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Your Favorite FBOs back to top 
 

FBO of the Week: PAI Aero (Baton Rouge Metropolitan Airport, KBTR, LA)

Nominate an FBO | Rules | Tips | Questions | Winning FBOs

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AVweb's latest "FBO of the Week" is one we're adding to our own charts — PAI Aero at Baton Rouge Metropolitan Airport (KBTR) in (where else?) Baton Rouge, Louisiana.

AVweb reader Dave Beckwith calls PAI simply "the best" FBO in the area. Sure, they have great customer service and good prices, but what made Dave take a moment to nominate them as an FBO of the week was something we don't normally hear about FBOs: "There's so much to see! Especially the FW190 restoration project."

A World War II warbird restoration to check out and gab about while refueling? It's true — learn more and watch video here — and probably quite the attraction at KBTR.

Have you visited an FBO that was first class all the way? Click here to nominate it as an "FBO of the Week." For complete contest rules, click here.

AVweb is actively seeking out the best FBOs in the country and another one, submitted by you, will be spotlighted here next Monday!

 
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Help Us Celebrate AVweb's 15th Anniversary back to top 
 

15 Years and Now 15 Grand Giveaways ... It's Your Chance to Win a WxWorx XM WX Satellite Weather Receiver

CLICK HERE to Register for All 15 Drawings

Win an XM WX Satellite Weather receiver from WxWorx as we continue the celebration of AVweb's 15th Anniversary! All you have to do is click here to enter your name and e-mail address. (You only have to enter once, and you'll be entered in our prize drawings for the entire year — so if you've already entered, you're all set.)

And no, we're not going to rent or sell your name, ever. Tell your friends, and invite them to sign up for AVweb so they can qualify for our 15 Grand Giveaways prize drawings, too. (We won't spam them, either — but we hope they will sign up for our newsletters.)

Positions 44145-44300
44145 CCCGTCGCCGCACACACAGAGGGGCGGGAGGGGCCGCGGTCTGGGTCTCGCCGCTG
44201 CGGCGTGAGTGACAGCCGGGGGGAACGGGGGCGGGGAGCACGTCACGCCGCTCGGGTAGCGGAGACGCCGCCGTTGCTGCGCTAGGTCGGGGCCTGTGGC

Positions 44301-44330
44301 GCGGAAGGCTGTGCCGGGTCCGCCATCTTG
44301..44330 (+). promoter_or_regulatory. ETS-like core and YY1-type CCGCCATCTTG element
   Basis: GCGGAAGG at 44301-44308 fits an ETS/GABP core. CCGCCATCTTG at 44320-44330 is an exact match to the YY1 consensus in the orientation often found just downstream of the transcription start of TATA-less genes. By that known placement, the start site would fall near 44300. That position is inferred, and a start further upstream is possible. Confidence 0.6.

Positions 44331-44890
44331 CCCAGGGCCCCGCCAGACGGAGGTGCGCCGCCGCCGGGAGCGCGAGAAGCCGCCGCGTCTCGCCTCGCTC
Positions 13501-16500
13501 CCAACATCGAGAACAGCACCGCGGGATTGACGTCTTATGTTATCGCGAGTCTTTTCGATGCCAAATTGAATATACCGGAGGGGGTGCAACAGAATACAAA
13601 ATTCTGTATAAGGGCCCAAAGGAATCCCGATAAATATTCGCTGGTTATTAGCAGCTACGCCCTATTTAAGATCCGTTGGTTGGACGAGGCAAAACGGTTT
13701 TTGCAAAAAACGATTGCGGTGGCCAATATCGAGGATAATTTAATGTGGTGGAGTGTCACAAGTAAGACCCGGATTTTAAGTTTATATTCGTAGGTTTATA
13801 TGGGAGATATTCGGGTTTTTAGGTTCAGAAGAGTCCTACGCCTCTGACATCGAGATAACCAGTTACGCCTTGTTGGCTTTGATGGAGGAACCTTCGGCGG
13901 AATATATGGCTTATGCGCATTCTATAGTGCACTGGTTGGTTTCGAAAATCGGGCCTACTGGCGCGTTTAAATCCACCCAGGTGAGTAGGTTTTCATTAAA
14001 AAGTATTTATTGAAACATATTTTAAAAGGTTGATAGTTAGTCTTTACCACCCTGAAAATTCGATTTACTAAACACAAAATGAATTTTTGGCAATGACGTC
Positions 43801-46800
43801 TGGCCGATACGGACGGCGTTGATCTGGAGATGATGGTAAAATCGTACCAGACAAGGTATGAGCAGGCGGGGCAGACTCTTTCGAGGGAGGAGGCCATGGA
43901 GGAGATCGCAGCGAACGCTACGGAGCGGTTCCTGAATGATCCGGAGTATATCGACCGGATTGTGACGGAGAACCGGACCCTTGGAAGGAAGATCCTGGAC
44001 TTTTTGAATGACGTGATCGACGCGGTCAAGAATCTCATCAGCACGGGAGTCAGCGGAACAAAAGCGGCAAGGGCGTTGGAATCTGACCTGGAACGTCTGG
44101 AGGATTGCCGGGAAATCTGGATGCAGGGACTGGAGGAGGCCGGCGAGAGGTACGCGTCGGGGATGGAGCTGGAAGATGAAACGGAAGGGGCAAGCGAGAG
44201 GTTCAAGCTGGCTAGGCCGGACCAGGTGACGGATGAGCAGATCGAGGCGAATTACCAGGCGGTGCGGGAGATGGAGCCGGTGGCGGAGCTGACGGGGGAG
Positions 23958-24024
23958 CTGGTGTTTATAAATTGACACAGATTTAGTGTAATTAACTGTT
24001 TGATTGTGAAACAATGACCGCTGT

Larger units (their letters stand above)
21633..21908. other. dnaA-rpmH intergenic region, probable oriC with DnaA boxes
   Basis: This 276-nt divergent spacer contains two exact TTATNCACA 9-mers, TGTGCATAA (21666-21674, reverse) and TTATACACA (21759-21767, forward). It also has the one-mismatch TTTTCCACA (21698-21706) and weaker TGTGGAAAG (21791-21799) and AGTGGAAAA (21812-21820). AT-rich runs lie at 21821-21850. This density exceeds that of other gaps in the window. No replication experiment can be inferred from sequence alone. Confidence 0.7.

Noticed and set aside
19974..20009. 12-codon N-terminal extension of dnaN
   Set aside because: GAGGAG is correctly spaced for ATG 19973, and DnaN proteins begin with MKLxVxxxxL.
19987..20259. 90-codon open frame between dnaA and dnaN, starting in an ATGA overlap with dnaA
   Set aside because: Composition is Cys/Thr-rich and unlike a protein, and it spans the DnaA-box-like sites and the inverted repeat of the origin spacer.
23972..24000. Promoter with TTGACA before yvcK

Deadline for entries is 11:59pm Zulu time April 9, 2010.

Click here to read the contest rules and enter.


Congratulations to Colleen Keller of San Diego, California, who won a Garmin 510 aera handheld GPS in our last drawing! (click here to get your own Garmin aera)

 
Traditional Tactics Need a Fresh Approach
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The Lighter Side of Flight back to top 
 

Short Final

While flying an ADS-B test around NYC, I overheard this exchange:

ATC:
"Airline 123, would you like the visual for 10?"

Airliner 123:
"Let me ask the Big Guy."

[pause]

Airliner 123:
"That will be fine."

ATC:
"Visual 10 for the Big Guy!"


B. J. Riester
via e-mail

 
Names Behind the News back to top 
 

Meet the AVwebFlash Team

AVwebFlash is a weekly summary of the latest news, articles, products, features, and events featured on AVweb, the internet's aviation magazine and news service.

The AVwebFlash team is:

Publisher
Timothy Cole

Editorial Director, Aviation Publications
Paul Bertorelli

Editor-in-Chief
Russ Niles

Contributing Editors
Mary Grady
Glenn Pew

Features Editor
Kevin Lane-Cummings

Webmaster
Scott Simmons

Contributors
Jeff van West
Mariano Rosales

Click here to send a letter to the editor. (Please let us know if your letter is not intended for publication.)

Comments or questions about the news should be sent here.

Have a product or service to advertise on AVweb? A question on marketing? Send it to AVweb's sales team.

If you're having trouble reading this newsletter in its HTML-rich format (or if you'd prefer a lighter, simpler format for your PDA or handheld device), there's also a text-only version of AVwebFlash. For complete instructions on making the switch, click here.

Aviate. Navigate. Communicate.